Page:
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GLOBAL MARKETS-Ukraine tensions knock stocks as dollar waits on Yellen
August 22, 2014 / 8:41 AM / 3 years ago

GLOBAL MARKETS-Ukraine tensions knock stocks as dollar waits on Yellen

* Strong dollar steadies
    * European shares wobble as Russia convey goes into Ukraine
    * Investors await Yellen's, Draghi's speeches in Jackson
Hole
    * Nikkei snaps 9-session winning streak

    By Marc Jones
    LONDON, Aug 22 (Reuters) - The high-flying dollar steadied
on Friday as markets waited for steers on U.S. monetary policy,
while escalating tensions over Ukraine halted a strong run-up by
European stocks.
    Fears the conflict would worsen before next week's meeting
between Vladimir Putin and Ukraine President Petro Poroshenko
pushed up safe-haven assets, but was not enough to distract
markets from the main focus of when cheap and easy credit was
likely to come to an end.
    U.S. Federal Reserve Chair Janet Yellen and European Central
Bank President Mario Draghi are both speaking later at the
annual gathering of central bankers in Jackson Hole, Wyoming.
    Talk will focus on labour markets and economic prospects but
traders will be listening for any clues about the timing of U.S.
interest rate rises and how the ECB plans to tackle the euro
zone's growth and stubbornly-low inflation problems.
    "Everyone expects Janet Yellen to make another speech that
the labour market isn't as rosy as the headline employment
numbers suggest," Aberdeen Asset Management portfolio manager
Luke Bartholomew said.
    "We are all set up for her to be dovish, so the surprise
would be if she wasn't."
    With that uncertainty in mind, Wall Street was expected to
see a subdued restart and the dollar was hovering
just below its 2014 peak against a basket of major currencies.
    European shares were heading for their biggest
weekly gain since February but dipped after a Russian convoy of
aid trucks entered eastern Ukraine without Kiev's permission.
 
    News the Red Cross was also not moving into Ukraine with the
Russian trucks as planned triggered stock
selling in London, Frankfurt and Paris.
    Shares in Moscow tumbled over 2 percent to bring
this week's rally to an abrupt halt, and the rouble also
fell.
    "The Ukraine headlines saw both the Swiss franc and the yen
rise, but gains have been relatively muted," said Alvin Tan,
currency strategist at Societe Generale. "The big mover, I
guess, will be Yellen's speech later in the day."
    Asian share markets had hitched a ride overnight on another
record close for Wall Street to end at a six-and-half-year high.
   
  
      
    JANET AT JACKSON
    Yellen makes her first trip to Jackson Hole as Fed chair
after U.S. data on Thursday showed home resales rose to a
10-month high in July, unemployment claims fell and a gauge of
future economic activity grew solidly.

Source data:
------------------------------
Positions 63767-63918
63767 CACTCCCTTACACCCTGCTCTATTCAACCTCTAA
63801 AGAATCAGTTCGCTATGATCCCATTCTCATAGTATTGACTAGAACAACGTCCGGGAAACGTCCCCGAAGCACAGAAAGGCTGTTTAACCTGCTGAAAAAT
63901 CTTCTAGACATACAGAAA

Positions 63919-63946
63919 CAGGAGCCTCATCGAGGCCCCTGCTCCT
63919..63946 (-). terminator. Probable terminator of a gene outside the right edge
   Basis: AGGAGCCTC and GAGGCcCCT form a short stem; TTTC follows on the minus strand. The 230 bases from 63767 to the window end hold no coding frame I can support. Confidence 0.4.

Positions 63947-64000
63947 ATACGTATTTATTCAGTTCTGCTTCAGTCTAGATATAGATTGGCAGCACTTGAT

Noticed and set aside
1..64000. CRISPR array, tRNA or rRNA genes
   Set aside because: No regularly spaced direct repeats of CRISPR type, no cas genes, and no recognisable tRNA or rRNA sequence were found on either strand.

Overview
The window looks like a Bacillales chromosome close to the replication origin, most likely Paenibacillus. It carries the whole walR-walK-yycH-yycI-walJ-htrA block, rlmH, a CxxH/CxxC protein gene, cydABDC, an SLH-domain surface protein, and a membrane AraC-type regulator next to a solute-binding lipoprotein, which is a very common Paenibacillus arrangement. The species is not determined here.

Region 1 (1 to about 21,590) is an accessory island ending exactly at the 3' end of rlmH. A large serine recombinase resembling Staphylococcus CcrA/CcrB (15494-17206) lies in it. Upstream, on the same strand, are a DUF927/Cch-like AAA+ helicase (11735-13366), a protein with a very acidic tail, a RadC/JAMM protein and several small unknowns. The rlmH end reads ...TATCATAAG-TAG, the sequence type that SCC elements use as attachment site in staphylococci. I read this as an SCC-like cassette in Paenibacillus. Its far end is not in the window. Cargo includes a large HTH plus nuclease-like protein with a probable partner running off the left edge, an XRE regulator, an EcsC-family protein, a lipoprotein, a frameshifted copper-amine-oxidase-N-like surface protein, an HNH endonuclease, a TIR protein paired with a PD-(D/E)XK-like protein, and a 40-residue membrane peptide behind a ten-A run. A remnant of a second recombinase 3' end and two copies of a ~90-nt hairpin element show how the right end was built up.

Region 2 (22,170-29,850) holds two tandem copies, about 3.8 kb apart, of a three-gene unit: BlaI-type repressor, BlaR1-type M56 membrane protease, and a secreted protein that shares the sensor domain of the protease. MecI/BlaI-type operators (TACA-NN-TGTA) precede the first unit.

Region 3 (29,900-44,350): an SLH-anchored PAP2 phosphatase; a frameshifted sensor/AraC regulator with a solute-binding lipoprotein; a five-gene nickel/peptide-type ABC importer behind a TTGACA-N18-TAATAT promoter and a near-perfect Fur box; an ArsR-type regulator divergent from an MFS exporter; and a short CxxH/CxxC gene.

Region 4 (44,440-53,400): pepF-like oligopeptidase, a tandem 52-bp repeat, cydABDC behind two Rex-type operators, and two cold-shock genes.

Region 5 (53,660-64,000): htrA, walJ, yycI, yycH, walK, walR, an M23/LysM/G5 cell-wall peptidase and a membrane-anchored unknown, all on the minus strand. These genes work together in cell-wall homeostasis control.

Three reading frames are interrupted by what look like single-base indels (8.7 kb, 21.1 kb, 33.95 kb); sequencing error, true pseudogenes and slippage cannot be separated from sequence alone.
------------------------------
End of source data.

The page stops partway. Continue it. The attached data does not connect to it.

Kansas City Fed President Esther George said the time had
come for higher U.S. rates, though less hawkish San Francisco
Fed President John Williams suggested the bank should wait until
next summer.  
    Yields on rate hike-sensitive 2-year U.S. government bonds
have risen the most since March this week. In contrast, worries
about the euro zone slipping towards deflation and near-zero
growth pinned German 10-year government bond yields firmly 
below 1 percent on Friday. 
    ECB President Mario Draghi is under pressure to use his last
remaining tool - printing money to buy huge amounts of bonds -
to tackle near-zero inflation but he is not expected to show any
renewed urgency in that regard when he speaks later.
    Market measures of euro zone inflation expectations have
been nose-diving in recent weeks following a run of poor data.
They now even predict the bloc will be in a worse position than
deflation-prone Japan in 30 years' time.  
    "The odds of QE in the near term are relatively low,"
Pimco's European strategist and portfolio manager Myles Bradshaw
said. "The market is thinking more about what will happen in
2015."
    
    EMERGING STRENGTH         
    As MSCI's broadest index of Asia-Pacific shares outside
Japan ended the week within a few points of a
6-1/2-year, the main emerging market index hit a
three-year high.
    The index tumbled last May and in January when U.S. rate
hike talk was also top of the agenda. But this time stocks in
China have risen for the last six weeks and even
Russian stocks remained on course for a second week of
gains.
    In commodities trading, spot gold rose 0.3 percent to
$1,281 an ounce, after losing 1.3 percent on Thursday as rate
rise expectations sent it ploughing through some key support
levels to a two-month low. 
    Copper, finely tuned to China's fortunes, was eyeing a
seven-week high while U.S. crude was slightly higher at
$93.98 a barrel but still set to post a fifth straight weekly
fall. 
    The sophistication, wealth and military might of Islamic
State represent a major threat to the United States that may
surpass that once posed by al Qaeda, U.S. military leaders said
on Thursday. So far, however, the fighting has had little impact
on oil supply.

 (Additional reporting by Anirban Nag in London; Editing by
Louise Ireland and John Stonestreet)

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